Submitted by Matt on November 28, 2001 - 10:44am
Pulitzer prize-winner Roger Reynold\'s new opera will premiere at the Library of Congress as part of their bicentennial celebration. The Library\'s famous Bibles, the Gutenberg and the Bible of Mainz are going to be stored in a vault during performance- not because they might go missing, but because the noise of the air conditioners keeping the Bibles in good condition would interfere with the sound of the opera. Story from The Guardian.
Submitted by Ryan on November 28, 2001 - 10:33am
An update on Dmitri Sklyarov\'s case from Politech:
This is an update from the status conference for Dmitry and Elcomsoft today. As expected, the only issue discussed was the setting of dates for pre-trial motions. The issues were divided into two categories:
DMCA (possible claims are unconstitutionality including vagueness, First Amendment and lack of constitutional authority), and non-DMCA issues (possible issues are jurisdiction, a bill of particulars, and the conspiracy charge).
The non-DMCA dates are:
Jan. 14, 2002 - the opening brief is due,
Feb. 11 - the opposition (govt.) brief is due,
Feb. 25 - the Dmitry reply brief is due, with the
March 4, 2002 - hearing.
Thanks to Library Juice.
Submitted by Matt on November 28, 2001 - 10:32am
If this new program of the Singapore National Library Board(NLB) works out, there could be a big demand for \"Born To Read\" tattoos. The new program provides reading materials for newborns: \"Up to 50,000 newborns at 9 hospitals will each receive a starter kit, containing booklets on nursery rhymes, parenting tips and more.\" The NLB also plans to start offering library cards to three year-olds. Story from Channel News Asia.
Submitted by Ieleen on November 27, 2001 - 4:01pm
Just in case anyone isn\'t sick of hearing about Harry, here comes anutha... School libraries all over the country are struggling with the issue of what to do about Harry. While Harry haters are trying to force the removal of the books, Harry advocates are encouraging school boards to leave Harry alone. With Harry\'s creator planning three more books in the series, it looks like Harry will be in the limelight for quite awhile longer. More
Submitted by Ieleen on November 27, 2001 - 3:28pm
For The New York Times, David Kirkpatrick writes...
\"Even though Barnes & Noble is the biggest bookstore chain in the country, company chairman, Leonard Riggio has recently complained that publishers offer better wholesale deals to other kinds of retailers, like warehouse or specialty stores. In a recent conference call with Wall Street analysts, Mr. Riggio made what sounded like a threat: that Barnes & Noble might take unspecified \'decisive actions\' to \'persuade our suppliers to be fair to us,\' possibly as soon as early next year.\" More Free subscription required. Get yours Here.
Submitted by Blake on November 27, 2001 - 3:20pm
Anjlee writes \"Online Information 2001
4-6 December 2001
The Grand Hall, Olypmia, London, UK
Yet again Online promises to be the biggest and best event in the Information Industry calendar, with more than 200 international speakers, 340 exhibitors and 15,600 visitors expected.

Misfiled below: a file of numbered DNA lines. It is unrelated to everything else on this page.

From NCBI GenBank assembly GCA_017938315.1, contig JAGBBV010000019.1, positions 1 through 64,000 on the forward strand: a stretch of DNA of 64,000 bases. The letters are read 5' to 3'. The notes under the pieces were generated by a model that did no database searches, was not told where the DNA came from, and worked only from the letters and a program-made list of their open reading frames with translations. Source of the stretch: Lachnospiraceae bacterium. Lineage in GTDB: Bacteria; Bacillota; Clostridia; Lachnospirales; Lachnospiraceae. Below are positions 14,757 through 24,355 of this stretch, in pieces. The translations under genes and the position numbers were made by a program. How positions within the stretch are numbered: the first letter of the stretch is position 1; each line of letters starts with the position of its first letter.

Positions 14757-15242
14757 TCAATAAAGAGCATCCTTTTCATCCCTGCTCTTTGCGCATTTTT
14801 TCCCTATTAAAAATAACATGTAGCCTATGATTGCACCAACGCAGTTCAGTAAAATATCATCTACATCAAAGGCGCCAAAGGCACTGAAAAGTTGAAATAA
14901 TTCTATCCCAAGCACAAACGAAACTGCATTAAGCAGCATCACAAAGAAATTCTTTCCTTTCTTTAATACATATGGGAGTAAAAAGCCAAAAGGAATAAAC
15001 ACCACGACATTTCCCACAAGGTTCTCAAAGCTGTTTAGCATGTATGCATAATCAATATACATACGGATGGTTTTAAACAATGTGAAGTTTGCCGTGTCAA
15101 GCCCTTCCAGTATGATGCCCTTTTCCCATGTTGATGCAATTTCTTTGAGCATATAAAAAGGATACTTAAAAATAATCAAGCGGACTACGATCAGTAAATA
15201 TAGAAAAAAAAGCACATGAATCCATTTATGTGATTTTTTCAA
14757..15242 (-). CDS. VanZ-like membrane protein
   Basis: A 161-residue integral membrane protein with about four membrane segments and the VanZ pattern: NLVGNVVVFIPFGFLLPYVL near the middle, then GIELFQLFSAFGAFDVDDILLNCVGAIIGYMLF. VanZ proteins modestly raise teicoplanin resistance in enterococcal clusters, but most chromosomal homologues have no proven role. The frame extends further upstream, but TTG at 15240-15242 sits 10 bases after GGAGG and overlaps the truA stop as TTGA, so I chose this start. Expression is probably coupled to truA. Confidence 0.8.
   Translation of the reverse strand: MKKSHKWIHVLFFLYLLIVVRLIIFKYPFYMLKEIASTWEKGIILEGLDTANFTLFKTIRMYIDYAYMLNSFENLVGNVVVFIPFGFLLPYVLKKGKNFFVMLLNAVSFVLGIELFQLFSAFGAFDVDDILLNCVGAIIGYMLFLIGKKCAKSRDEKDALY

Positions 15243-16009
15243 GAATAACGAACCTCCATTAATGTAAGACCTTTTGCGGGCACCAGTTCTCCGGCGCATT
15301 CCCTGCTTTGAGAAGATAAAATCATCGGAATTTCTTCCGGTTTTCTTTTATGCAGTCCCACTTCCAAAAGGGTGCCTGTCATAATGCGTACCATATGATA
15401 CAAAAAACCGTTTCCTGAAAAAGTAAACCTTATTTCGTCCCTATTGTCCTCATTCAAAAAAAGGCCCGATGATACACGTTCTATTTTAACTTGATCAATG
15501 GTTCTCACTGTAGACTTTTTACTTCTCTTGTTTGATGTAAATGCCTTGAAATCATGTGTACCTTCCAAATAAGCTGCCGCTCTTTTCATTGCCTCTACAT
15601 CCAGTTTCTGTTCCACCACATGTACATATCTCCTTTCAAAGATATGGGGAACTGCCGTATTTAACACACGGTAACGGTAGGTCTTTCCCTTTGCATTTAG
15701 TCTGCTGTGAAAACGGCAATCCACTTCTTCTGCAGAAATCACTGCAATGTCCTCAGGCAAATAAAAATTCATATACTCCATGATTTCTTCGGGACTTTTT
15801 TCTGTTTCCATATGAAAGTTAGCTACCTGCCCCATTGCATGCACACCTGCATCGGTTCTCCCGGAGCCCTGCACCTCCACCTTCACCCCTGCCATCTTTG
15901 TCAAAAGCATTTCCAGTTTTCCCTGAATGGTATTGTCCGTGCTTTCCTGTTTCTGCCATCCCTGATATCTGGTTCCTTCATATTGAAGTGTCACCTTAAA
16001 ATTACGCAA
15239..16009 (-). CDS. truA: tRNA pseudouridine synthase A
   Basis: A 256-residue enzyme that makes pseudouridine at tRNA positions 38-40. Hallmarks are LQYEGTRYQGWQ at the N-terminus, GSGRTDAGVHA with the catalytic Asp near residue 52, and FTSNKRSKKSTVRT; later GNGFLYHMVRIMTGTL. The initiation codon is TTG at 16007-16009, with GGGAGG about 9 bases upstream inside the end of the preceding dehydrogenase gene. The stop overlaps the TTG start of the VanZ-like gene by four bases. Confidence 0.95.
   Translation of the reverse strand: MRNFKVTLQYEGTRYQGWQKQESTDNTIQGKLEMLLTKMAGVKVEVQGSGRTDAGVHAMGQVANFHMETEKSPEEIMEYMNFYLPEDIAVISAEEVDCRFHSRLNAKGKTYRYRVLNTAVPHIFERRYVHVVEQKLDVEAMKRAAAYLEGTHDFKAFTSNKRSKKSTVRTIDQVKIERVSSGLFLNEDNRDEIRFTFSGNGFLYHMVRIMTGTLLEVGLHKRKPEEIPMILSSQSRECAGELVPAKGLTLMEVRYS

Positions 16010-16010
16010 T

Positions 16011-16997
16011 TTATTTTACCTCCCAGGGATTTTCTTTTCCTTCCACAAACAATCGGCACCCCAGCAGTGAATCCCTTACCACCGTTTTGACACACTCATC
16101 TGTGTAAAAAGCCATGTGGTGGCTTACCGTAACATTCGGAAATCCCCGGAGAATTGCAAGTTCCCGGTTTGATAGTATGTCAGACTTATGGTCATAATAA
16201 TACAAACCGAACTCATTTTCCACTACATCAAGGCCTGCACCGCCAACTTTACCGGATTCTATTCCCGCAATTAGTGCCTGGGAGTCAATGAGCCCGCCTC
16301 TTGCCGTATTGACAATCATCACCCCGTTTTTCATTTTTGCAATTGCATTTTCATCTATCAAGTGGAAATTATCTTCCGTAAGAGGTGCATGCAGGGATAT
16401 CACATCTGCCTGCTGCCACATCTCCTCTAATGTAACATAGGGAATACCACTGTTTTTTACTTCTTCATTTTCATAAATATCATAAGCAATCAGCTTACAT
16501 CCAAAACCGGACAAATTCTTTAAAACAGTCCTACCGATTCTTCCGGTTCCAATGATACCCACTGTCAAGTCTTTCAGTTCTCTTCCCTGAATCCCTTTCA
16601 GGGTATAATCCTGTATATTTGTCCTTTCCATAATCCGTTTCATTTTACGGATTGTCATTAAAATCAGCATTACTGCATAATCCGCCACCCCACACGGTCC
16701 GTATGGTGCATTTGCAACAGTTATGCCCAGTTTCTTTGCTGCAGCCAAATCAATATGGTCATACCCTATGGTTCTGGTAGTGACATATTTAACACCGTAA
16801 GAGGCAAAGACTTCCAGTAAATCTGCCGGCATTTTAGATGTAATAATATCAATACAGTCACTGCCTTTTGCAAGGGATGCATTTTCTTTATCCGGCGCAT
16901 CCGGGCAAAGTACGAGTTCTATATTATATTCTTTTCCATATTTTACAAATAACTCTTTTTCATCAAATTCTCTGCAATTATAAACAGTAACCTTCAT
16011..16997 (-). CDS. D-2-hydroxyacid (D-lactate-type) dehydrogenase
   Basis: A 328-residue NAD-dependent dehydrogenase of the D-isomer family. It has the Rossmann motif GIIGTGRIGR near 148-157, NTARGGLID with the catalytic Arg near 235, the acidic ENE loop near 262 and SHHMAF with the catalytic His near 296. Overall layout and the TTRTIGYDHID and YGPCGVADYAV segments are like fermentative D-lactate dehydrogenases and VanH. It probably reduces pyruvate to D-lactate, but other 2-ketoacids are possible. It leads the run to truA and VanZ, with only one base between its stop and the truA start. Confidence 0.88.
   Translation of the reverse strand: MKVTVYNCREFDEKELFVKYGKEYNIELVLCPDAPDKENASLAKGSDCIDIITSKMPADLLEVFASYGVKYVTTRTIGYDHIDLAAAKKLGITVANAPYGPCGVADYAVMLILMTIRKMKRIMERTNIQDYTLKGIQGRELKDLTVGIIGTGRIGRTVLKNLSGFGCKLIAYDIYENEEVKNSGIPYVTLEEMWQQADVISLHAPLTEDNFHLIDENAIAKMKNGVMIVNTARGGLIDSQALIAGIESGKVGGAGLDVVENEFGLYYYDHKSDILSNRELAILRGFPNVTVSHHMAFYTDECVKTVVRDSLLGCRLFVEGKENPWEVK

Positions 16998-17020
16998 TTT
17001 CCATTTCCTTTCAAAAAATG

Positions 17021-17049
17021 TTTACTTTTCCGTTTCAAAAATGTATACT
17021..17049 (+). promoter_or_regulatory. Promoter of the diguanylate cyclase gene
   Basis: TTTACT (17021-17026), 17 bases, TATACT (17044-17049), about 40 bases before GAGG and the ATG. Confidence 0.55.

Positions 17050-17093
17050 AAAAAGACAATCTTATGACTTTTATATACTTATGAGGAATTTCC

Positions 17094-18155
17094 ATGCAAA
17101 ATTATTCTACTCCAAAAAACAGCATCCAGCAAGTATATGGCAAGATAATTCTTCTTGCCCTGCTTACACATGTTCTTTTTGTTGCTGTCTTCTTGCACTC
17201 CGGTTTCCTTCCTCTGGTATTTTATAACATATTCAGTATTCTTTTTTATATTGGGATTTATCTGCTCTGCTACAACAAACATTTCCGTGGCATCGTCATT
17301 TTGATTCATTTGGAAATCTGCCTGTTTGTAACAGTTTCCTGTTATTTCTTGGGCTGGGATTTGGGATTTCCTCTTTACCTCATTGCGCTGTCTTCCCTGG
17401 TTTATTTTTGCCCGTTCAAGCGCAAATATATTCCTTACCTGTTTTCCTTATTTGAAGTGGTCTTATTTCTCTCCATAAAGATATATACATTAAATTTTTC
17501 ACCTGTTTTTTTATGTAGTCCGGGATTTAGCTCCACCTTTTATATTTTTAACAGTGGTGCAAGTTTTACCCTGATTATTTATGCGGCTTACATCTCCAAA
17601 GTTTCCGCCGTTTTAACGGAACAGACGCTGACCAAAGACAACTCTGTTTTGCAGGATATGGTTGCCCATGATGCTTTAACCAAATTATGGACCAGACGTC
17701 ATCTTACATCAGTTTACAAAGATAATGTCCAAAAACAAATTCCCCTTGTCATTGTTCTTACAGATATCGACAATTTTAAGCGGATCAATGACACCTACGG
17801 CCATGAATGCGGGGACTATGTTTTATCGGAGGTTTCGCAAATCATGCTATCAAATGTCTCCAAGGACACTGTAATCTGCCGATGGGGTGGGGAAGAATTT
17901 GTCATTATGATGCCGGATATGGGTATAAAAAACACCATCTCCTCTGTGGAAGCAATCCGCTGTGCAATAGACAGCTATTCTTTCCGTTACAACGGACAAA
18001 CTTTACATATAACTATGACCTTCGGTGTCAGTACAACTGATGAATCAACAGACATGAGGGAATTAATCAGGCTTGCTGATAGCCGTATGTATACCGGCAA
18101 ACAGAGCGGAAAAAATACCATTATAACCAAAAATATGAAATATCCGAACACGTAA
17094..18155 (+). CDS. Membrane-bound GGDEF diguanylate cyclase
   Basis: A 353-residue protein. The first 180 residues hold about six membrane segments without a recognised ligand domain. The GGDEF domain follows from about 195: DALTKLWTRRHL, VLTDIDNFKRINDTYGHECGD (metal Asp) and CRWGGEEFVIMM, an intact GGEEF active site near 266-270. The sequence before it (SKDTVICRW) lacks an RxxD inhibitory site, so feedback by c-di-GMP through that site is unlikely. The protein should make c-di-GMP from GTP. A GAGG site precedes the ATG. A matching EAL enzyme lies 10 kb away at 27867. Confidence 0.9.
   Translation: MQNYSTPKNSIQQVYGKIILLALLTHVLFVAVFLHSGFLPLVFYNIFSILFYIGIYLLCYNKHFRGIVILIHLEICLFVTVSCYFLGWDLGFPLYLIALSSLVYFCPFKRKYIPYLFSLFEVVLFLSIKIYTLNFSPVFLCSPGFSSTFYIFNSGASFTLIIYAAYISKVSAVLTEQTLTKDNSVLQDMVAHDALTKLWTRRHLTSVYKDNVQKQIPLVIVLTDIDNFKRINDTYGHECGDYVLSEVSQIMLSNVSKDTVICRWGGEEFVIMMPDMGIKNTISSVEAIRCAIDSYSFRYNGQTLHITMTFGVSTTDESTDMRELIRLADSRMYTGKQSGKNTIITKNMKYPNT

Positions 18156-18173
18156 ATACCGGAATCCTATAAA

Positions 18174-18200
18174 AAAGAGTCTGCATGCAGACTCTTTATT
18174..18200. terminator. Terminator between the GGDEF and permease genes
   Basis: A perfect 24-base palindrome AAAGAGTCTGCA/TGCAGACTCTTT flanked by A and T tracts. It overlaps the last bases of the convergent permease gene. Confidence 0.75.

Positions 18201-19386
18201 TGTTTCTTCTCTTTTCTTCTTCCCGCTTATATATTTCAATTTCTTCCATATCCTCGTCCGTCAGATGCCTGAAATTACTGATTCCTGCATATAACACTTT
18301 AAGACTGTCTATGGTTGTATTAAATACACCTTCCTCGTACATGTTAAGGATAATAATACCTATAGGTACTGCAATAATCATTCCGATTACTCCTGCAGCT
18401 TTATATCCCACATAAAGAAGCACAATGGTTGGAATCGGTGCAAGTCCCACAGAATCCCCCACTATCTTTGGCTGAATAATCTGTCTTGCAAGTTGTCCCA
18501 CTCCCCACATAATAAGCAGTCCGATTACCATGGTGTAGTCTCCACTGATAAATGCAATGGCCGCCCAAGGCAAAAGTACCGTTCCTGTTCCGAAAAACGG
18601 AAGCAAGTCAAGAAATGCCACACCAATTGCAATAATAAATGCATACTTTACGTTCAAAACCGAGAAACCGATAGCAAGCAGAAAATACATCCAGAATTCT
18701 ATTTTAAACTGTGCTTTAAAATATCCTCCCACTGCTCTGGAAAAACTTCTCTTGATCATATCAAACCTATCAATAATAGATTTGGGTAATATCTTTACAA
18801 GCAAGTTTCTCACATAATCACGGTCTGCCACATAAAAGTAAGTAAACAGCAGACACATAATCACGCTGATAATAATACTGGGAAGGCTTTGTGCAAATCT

Well worth a look if you are in London, next week. Tickets to the exhibition are FREE if you pre-register online.
Submitted by Brian on November 27, 2001 - 1:41pm
Today\'s Chicago Tribune has a nice profile of the Center for Research Libraries. A CRL officer says, "I don\'t want to say it\'s a hodge-podge, but it\'s an amalgamation of materials."
Appended to the Web version of the article is a top-ten list of the center\'s most interesting collections.
Submitted by Ryan on November 27, 2001 - 1:23pm
Virtual reference guru Bernie Sloan writes:
There will be a live webcast panel discussion on virtual reference services tomorrow, Wednesday, 11/28, at 1:00PM, EST. It\'s the first webcast in \"LearningWeek Libraries\", a series of weekly programs that\'s supposed to
\"focus on current issues facing libraries and the successful use of technology for library services.\" (Requires free registration).
Participants in Wednesday\'s discussion include:
Anne Lipow (Library Solutions Institute and Press),
Steve Coffman (Library Systems and Services LLC),
Brian Mikesell (St. John\'s University),
Stephen Cohen (Rivkin Radler LLP).
Click here for details.
Submitted by Ieleen on November 27, 2001 - 12:15pm
\"As a tool for archiving information, the Internet is a wonder, especially in its ability to make a variety of materials, from magazine articles to video clips, accessible to people around the world. But the Internet hasn\'t always been up to the job of archiving itself. That\'s changing, with the launch of the Wayback Machine, a repository of Web pages from the Internet Archive (www.archive.org), a nonprofit based in San Francisco. With the Wayback Machine, you can surf the Web as it was. Which means, in practical terms, the chance for researchers, historians and others to gaze back in time at snapshots of Web sites such as ESPN.com, Lycos or even out-of-business companies like Webvan.com. \'Wayback,\' it should be noted, means way back to 1996.\" More
Submitted by Ieleen on November 27, 2001 - 12:10pm
Some historians fear that President Bush\'s recent act which limits access to the papers of former presidents is going to hinder historical research. A group of history professors are considering filing a lawsuit against the government in order to challenge the act. More
Submitted by Ryan on November 27, 2001 - 10:28am
From the most recent issue of Issues in Science and Technology Librarianship: